My wife Tina and I took the baby to dinner Sat. night at Chef Mickey’s in the Contemporary Resort. When we got there, Drew had to "potty" so we headed for the bathrooms. Tina took her in to do her thing and I went to sit on the bench near the tower with the tiles.
A little nostalgia came drifting back to me as I sat looking at the mosaic of tiles on the walls near the monorail. Most everyone who knows me, knows that my grandfather help set those tiles that have been there long before any cast member or family ever set foot in the hotel. A lot of people had family who worked on these parks, I’m sure, but it fills me with pride to look at them. Not just the things my grandfather did, but the whole world of Disney. The time and detail that is taken to make these things look and feel like a part of the world is just amazing to me. Other parks try to reproduce it, but in my opinion, fall really short.
The tiles are outdated. They don’t fit the theme of the "Contemporary"
hotel anymore. Still, they are beautiful in their own right and should not be removed. It’s history to me. A part of the park from yesteryear that remains untouched and still perfectly intact. I know that things need to change. I would love to visit the old "Tomorrowland" with "If you had wings" and "Mission to Mars", but I know in my heart that if it were not for the new attractions, people would stop coming. Walt knew this too and so did the countless guests that passed by and commented on how wonderful or beautiful the tiles were.
Still, it brings to mind my time as a child. Walking those parks with my best friend Jim during those hot summer months, standing at the rope drop and racing to our favorite ride to be the first one on. Times that I will forever remember, but never get back. I know everyone feels this way at some point in life, but why at 31 am I so concerned with time passing me by? I still feel like that kid. Maybe a few more aches and a little more winded, but still the 10 year old I remember.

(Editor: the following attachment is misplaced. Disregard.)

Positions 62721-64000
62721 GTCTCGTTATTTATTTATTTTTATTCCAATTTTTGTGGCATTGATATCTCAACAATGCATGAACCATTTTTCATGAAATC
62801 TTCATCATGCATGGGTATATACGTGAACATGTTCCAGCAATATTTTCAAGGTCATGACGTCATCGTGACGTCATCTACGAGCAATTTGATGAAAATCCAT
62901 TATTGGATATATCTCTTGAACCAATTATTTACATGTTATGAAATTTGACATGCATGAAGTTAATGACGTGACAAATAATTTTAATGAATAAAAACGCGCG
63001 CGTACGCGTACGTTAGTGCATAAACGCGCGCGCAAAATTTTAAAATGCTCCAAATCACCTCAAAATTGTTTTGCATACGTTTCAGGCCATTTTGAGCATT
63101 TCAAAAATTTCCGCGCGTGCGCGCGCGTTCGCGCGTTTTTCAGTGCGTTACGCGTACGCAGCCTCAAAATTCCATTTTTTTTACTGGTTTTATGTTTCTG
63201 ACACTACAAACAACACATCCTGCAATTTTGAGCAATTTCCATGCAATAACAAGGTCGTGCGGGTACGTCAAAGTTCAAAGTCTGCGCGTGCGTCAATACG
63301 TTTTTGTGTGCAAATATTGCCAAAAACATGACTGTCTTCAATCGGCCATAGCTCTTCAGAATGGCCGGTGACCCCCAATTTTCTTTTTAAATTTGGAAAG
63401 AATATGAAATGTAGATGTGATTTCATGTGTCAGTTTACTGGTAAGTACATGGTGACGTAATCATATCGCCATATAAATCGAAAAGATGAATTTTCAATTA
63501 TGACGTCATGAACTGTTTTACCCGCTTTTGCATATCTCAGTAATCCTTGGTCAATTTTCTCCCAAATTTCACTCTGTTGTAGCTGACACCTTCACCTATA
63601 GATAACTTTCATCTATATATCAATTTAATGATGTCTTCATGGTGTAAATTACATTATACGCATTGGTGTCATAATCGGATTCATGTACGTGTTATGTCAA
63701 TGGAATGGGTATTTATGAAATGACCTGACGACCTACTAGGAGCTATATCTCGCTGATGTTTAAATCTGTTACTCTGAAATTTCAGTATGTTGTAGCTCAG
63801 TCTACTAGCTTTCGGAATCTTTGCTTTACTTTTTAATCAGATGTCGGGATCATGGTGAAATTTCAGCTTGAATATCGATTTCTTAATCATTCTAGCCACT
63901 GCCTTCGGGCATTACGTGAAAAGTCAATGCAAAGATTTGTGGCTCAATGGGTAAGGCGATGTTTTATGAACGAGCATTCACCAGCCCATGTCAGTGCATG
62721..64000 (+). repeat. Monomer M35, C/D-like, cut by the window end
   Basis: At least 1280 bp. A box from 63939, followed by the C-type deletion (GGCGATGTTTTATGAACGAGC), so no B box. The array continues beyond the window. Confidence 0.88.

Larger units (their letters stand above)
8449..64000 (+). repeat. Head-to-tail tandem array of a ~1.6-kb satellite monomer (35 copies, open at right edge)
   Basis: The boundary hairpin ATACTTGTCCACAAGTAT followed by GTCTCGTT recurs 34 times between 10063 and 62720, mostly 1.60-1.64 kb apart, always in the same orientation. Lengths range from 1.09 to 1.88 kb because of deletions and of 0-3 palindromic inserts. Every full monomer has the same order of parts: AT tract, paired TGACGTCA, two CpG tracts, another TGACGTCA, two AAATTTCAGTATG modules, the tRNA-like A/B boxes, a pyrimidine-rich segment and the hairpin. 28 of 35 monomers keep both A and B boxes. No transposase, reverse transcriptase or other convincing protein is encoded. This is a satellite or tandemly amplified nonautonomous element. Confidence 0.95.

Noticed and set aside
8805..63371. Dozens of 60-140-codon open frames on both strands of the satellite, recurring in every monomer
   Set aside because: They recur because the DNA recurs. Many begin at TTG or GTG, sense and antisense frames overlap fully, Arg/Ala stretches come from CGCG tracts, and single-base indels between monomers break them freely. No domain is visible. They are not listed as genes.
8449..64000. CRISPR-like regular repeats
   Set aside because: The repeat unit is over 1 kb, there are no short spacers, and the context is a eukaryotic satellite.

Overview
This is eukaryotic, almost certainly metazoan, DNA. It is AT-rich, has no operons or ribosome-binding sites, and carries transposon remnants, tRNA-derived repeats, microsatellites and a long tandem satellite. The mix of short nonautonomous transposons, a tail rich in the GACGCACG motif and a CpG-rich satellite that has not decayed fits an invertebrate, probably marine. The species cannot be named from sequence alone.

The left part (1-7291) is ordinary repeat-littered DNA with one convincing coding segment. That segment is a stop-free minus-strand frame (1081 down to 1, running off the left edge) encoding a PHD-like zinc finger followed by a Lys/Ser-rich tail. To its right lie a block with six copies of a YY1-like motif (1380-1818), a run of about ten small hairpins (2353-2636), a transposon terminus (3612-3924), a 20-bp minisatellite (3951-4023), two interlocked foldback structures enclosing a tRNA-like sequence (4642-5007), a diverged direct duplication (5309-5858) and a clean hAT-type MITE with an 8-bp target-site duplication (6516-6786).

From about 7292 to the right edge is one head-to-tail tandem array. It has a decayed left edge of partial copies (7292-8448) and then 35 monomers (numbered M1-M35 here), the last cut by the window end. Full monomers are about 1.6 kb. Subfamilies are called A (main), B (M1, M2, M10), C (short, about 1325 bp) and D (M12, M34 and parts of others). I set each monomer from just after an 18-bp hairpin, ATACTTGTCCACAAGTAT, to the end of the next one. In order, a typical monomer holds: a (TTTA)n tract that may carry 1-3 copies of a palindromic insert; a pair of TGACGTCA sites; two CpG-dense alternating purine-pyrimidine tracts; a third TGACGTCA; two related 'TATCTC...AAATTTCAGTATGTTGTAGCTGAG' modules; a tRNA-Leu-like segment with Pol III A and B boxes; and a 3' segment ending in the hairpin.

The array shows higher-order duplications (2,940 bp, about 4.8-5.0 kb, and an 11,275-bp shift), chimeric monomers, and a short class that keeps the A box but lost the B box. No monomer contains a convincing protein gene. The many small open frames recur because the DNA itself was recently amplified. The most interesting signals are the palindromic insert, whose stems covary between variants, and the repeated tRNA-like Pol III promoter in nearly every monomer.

And those feelings get more deep as the holidays approach. Jim asked what was my favorite Christmas gift as a child and as an adult. My fondest memory of Christmas is the year I received the snowspeeder from Star Wars and a Space Invader hand held game. I woke up at 3AM that year and couldn’t go back to sleep no matter how hard I tried. I remember my Grandmother and Grandfather coming over every Christmas morning with gifts piled so high, my Grandfather had to make 2 trips. I remember my Grandmother wrapping them so tightly, the tape showing signs of stress and to further complicate the removal of the paper, she tied ribbons of colored yarn around the boxes that needed a hacksaw to remove.
I remember my Grandfather raking leaves in the yard and waving to us as my Mom and I went shopping for Christmas just weeks before. That same day, the temperature got so cold, the door locks froze and we couldn’t get back in the car. The smell of cookies from the kitchen. The delivery of fudge from the Delaports across the street. The sounds of Burl Ives on the TV while I curled up to watch Rudolph for the millionth time in my life. The lights on our tree, which sometimes included the bubble lights from my mom’s childhood Christmas trees. My Grandfathers laugh.
But I have good recent memories too. My first trip with my wife to Tennessee, also during Christmas. My fourth child 2 years ago and everyday she calls me "Da" when I come home. Winning the battle for my kids. Our first family trip to North Carolina. Our first cruise, dressing up like famous people and going to dinner and a play. Passing my certification tests. And the few precious days with just my loving wife, riding roller coasters or browsing the stores.
It’s just nostalgia, but for me it’s more than that too. It’s a part of me that I take with me everywhere. Memories are like home movies in your mind. The ones you play back when you’re feeling down or hear that song on the radio. The ones that remind you why life is worth living and why some things should never change.
And to think I got all of this from looking at some tile.